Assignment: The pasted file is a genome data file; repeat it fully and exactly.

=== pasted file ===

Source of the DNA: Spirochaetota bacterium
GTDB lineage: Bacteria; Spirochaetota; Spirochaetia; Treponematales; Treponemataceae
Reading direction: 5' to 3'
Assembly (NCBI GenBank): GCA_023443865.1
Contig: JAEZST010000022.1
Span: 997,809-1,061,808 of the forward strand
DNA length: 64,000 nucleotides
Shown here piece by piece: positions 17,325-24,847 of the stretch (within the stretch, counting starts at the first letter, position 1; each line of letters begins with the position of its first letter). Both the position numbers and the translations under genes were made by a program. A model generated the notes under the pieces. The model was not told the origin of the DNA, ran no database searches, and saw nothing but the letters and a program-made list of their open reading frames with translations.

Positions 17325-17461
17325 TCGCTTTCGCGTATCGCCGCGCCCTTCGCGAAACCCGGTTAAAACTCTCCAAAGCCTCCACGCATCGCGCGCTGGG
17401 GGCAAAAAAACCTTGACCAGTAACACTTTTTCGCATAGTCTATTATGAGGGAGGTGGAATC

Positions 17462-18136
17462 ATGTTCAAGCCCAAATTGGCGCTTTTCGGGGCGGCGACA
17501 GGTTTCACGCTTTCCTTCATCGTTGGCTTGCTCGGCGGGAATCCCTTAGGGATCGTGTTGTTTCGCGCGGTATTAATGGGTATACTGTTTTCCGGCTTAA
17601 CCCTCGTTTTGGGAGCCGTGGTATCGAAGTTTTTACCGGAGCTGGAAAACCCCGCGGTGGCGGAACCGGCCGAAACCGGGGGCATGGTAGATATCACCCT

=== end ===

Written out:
Source of the DNA: Spirochaetota bacterium
GTDB lineage: Bacteria; Spirochaetota; Spirochaetia; Treponematales; Treponemataceae
Reading direction: 5' to 3'
Assembly (NCBI GenBank): GCA_023443865.1
Contig: JAEZST010000022.1
Span: 997,809-1,061,808 of the forward strand
DNA length: 64,000 nucleotides
Shown here piece by piece: positions 17,325-24,847 of the stretch (within the stretch, counting starts at the first letter, position 1; each line of letters begins with the position of its first letter). Both the position numbers and the translations under genes were made by a program. A model generated the notes under the pieces. The model was not told the origin of the DNA, ran no database searches, and saw nothing but the letters and a program-made list of their open reading frames with translations.

Positions 17325-17461
17325 TCGCTTTCGCGTATCGCCGCGCCCTTCGCGAAACCCGGTTAAAACTCTCCAAAGCCTCCACGCATCGCGCGCTGGG
17401 GGCAAAAAAACCTTGACCAGTAACACTTTTTCGCATAGTCTATTATGAGGGAGGTGGAATC

Positions 17462-18136
17462 ATGTTCAAGCCCAAATTGGCGCTTTTCGGGGCGGCGACA
17501 GGTTTCACGCTTTCCTTCATCGTTGGCTTGCTCGGCGGGAATCCCTTAGGGATCGTGTTGTTTCGCGCGGTATTAATGGGTATACTGTTTTCCGGCTTAA
17601 CCCTCGTTTTGGGAGCCGTGGTATCGAAGTTTTTACCGGAGCTGGAAAACCCCGCGGTGGCGGAACCGGCCGAAACCGGGGGCATGGTAGATATCACCCT